(Los Angeles Homeless Services Authority)

Why did shelter capacity shrink while homelessness increased?

Several factors have combined to reduce the number of beds. Legislation passed by Congress in 2009 redirected emergency-shelter funds toward permanent housing strategies.

Responding to those changes, the Homeless Services Authority has eliminated the funding for hundreds of transitional beds, requiring many of them to be converted to permanent housing. It has also required bidders for shelter beds to provide more services, such as case management and housing navigation, with the goal of keeping shelter episodes brief and having them end in permanent housing.

The added costs have caused some operators to close shelters and dissuaded others from applying for shelter grants. The authority’s most recent request for proposals last year received no takers, said executive director Peter Lynn.

Last year the city of Los Angeles spent about $24 million on shelters. In the fiscal year that began in July, the city cut $10 million, anticipating that it will be made up by county funds from Measure H.

How much does a shelter bed cost?

A principal reason given for not providing a shelter bed for every homeless person is the expense: a shelter bed costs almost as much as it does to support a chronically homeless person in permanent housing.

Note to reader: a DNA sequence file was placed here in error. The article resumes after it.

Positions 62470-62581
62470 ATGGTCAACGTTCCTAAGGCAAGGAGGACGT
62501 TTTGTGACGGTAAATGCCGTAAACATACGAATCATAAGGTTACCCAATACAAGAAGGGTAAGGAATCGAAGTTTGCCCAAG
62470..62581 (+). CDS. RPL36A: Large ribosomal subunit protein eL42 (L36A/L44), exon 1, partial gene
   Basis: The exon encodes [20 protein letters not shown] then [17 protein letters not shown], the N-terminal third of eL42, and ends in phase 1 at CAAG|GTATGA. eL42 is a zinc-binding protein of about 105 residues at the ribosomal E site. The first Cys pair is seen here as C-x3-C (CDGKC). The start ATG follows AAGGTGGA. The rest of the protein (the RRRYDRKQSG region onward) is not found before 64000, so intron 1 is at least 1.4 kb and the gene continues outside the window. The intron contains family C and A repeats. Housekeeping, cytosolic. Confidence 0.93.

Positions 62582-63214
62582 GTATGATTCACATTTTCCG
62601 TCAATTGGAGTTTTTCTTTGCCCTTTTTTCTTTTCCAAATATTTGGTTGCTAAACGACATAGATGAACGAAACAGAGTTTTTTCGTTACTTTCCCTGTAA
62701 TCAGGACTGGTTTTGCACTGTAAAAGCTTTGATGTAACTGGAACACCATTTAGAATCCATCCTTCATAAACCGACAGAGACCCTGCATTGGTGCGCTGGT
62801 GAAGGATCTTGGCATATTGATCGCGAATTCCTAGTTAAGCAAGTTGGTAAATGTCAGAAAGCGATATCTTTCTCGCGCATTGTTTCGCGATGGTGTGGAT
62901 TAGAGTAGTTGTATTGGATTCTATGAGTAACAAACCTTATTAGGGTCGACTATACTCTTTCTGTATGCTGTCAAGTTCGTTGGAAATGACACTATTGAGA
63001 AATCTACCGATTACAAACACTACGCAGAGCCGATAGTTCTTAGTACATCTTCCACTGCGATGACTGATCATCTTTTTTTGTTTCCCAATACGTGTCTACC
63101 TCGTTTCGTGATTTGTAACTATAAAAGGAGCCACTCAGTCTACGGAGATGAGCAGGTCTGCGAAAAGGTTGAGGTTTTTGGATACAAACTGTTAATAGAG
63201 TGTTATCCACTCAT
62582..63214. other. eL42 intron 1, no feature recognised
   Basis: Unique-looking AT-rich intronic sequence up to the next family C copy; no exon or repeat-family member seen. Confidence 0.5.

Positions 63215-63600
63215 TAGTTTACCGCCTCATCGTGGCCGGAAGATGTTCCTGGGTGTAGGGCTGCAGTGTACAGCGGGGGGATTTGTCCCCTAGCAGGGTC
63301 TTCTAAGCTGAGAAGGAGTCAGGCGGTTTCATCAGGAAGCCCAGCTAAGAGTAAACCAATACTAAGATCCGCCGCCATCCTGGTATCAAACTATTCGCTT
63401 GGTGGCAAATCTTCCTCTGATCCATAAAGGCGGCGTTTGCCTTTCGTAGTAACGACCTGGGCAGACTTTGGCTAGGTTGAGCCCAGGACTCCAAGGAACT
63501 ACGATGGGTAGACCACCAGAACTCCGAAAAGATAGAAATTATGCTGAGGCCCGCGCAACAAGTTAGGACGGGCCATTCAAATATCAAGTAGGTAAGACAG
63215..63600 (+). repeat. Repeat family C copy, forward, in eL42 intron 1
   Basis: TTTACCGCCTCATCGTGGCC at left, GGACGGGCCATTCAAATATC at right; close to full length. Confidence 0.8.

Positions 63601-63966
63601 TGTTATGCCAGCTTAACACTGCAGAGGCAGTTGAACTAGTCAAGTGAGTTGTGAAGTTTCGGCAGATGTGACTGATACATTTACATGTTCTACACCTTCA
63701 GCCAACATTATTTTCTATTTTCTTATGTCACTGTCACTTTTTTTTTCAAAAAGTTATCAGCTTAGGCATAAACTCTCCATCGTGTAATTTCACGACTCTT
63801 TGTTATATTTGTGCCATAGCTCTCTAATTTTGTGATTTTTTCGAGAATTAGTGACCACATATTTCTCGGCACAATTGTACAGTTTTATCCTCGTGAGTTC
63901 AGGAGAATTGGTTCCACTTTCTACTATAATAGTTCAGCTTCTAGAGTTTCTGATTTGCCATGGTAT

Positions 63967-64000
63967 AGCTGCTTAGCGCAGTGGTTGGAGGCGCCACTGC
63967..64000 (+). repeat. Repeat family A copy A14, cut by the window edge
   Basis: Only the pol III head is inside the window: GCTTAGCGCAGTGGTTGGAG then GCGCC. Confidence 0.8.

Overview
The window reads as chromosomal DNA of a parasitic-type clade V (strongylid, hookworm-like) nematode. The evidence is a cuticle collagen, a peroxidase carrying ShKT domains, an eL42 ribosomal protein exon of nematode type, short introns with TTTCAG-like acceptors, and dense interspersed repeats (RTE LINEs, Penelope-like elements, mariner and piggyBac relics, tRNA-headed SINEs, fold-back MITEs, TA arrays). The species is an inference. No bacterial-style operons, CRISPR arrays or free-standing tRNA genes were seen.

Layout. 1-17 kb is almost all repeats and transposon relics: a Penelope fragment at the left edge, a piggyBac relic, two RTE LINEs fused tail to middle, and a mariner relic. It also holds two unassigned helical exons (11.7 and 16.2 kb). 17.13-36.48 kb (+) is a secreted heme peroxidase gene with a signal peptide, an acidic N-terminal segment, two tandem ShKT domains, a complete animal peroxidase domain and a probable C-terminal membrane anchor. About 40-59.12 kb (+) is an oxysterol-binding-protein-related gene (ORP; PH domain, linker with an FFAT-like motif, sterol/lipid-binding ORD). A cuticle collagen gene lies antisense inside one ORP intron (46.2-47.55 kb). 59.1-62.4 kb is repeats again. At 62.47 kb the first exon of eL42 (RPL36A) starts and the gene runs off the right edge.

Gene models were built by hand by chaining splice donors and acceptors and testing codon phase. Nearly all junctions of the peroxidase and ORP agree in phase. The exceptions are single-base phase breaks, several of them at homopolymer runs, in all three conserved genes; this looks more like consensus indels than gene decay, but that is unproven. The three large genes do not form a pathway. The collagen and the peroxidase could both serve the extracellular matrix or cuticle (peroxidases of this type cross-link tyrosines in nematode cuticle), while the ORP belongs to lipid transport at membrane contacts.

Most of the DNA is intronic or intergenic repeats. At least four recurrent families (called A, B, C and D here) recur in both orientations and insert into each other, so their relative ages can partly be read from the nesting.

The current reimbursement for what the Homeless Services Authority calls crisis housing is $40 per night — about $14,600 per year for each bed. By comparison, rental subsidies provided by the Los Angeles Department of Health Services, coupled with support services, cost about $1,450 per month, or $17,400 per year.

Shelters cost so much because they are required to do far more than provide overnight refuge. Their role has been redefined to make them responsible for the success of their clients in getting into permanent housing — at a cost.

The $40 reimbursement rate — to be raised to $50 this year for some shelters — has doubled in recent years as the homeless agency pushed shelters to do more.

A Times analysis of 35 shelter budgets obtained from the Homeless Services Authority through a public records request found that the actual cost of running shelters averages about $62 per bed per day.

Less than half of that is for keeping the shelter open — primarily operations, food, utilities and space. More than half went to supportive services, including case management, housing navigation and life skills training.

Breakdown of shelter supportive services

Most shelter operators piece together money from multiple sources and supplement it with private fundraising.

The San Fernando Valley agency operates a 245-bed shelter in North Hollywood. But the beds are contracted to nine different programs with differing performance goals and daily reimbursement rates ranging from $22 per bed to $41.90.